No, Creighton borrowed the offside rule from a particular brand of field hockey, which had previously borrowed it from association football (soccer). The idea that early hockey offside rules came from rugby is a myth.

Here is the 1877 ice hockey offside rule:

"2. When a player hits the ball, any one of the same side who at such moment of hitting is nearer to the opponents’ goal line is out of play, and may not touch the ball himself, or in any way whatever prevent any other player from doing so, until the ball has been played. A player must always be on his own side of the ball."

Here is the 1975 Hockey Association offside rule:

"6. When a player hits the ball, and one of the same side who at such moment of hitting is nearer to the opponents' goal-line is out of play, and may not touch the ball himself, not in any way whatever prevent any other player from doing so, until the ball has been played, unless there are at least three of his opponents nearer their own goal-line; but no player is out of play when the ball is hit from the goal-line."

Here is the 1863 Association Football offside rule:

"6. When a player has kicked the ball, any one of the same side who is nearer to the opponent's goal line is out of play, and may not touch the ball himself, nor in any way whatever prevent any other player from doing so, until he is in play; but no player is out of play when the ball is kicked off from behind the goal line."

And finally, here are the 1871 rugby football offside rules:

"22: Every player is on side but is put off side if he enters a scrummage from his opponents' side or being in a scrummage gets in front of the Ball, or when the ball has been kicked, touched or is being run with by any of his own side behind him (i.e. between himself and his own goal line).

23: Every player when offside is out of the game and shall not touch the ball in any case whatever, either in or out of touch or goal, or in any way interrupt or obstruct any player, until he is again on side.

24: A player being offside is put on side when the ball has been run five yards with or kicked by or has touched the dress or person of any player of the opposite side or when one of his own side has run in front of him.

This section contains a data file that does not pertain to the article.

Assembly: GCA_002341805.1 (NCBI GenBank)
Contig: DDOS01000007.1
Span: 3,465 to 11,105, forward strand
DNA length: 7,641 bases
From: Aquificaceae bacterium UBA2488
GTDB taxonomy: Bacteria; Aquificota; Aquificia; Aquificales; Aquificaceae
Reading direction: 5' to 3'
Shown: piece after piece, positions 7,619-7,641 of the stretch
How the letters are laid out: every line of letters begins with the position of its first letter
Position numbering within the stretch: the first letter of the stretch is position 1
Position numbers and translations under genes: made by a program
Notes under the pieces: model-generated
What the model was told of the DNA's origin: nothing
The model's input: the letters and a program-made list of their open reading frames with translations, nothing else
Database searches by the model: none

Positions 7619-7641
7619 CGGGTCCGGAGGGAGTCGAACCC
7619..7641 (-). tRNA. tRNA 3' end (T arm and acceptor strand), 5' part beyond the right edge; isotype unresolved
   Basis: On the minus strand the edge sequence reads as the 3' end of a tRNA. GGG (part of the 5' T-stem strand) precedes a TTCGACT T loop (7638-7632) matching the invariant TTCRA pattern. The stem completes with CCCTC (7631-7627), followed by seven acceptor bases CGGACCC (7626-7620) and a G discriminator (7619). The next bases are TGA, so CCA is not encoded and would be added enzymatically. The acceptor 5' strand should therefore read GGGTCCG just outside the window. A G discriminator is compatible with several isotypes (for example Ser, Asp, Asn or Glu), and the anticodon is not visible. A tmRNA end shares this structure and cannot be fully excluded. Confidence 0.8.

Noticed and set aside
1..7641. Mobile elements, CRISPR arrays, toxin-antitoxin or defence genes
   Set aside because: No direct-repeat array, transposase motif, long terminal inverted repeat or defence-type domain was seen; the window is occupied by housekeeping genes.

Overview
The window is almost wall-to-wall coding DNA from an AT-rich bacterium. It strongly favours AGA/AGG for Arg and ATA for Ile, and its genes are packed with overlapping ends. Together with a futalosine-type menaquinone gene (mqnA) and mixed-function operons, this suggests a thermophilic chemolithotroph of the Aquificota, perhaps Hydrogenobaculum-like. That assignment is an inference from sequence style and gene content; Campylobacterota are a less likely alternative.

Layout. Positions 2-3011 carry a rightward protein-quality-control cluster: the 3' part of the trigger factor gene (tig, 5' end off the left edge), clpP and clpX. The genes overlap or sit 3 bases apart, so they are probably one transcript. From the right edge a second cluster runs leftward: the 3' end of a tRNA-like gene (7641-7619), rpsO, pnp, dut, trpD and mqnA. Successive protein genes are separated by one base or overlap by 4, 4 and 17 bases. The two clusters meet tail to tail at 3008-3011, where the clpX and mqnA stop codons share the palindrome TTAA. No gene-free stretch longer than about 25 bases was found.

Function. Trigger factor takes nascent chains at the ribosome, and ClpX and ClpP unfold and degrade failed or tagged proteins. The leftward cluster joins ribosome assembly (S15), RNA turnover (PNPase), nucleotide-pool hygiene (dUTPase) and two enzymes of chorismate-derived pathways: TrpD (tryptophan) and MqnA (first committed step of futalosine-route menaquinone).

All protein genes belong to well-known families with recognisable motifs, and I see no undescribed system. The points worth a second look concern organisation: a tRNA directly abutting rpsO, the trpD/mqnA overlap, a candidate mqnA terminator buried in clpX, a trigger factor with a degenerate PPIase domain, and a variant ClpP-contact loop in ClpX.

25: When a player has the Ball none of his opponents who at the time are offside may commence or attempt to run, tackle or otherwise interrupt such player until he has run five yards.
"

That should be clear enough. The 1877 ice hockey rules were seven in number, the 1875 HA rules were 12. In 1871 rugby football had 59 separate rules.


Last edited by Iain Fyffe: 07-29-2014 at 09:16 PM.
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07-29-2014, 09:15 PM
  #369
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As for the direct ancestor, having brought up Creighton, the guy who first put those rules to paper grew up playing shinny in Halifax.
Tell me, what's the earliest reference to shinny in Canada that you know of?

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So like I commented in an earlier post, the shinny and Mi'kmaq influences may have been two of the bigger influences in distinguishing "hockey" from any of the semi-related stick/ball/ice games that came before it, and lead us back to Eastern Canada.
May have been...okay, so what evidence is there to support the idea? You still haven't even decided what makes hockey hockey. And your idea about physicality was addressed previously: the physicality you associate with modern hockey did not exist in early hockey. Early hockey was much closer to modern bandy in that regard. We're not talking about violence, of course, but physicality.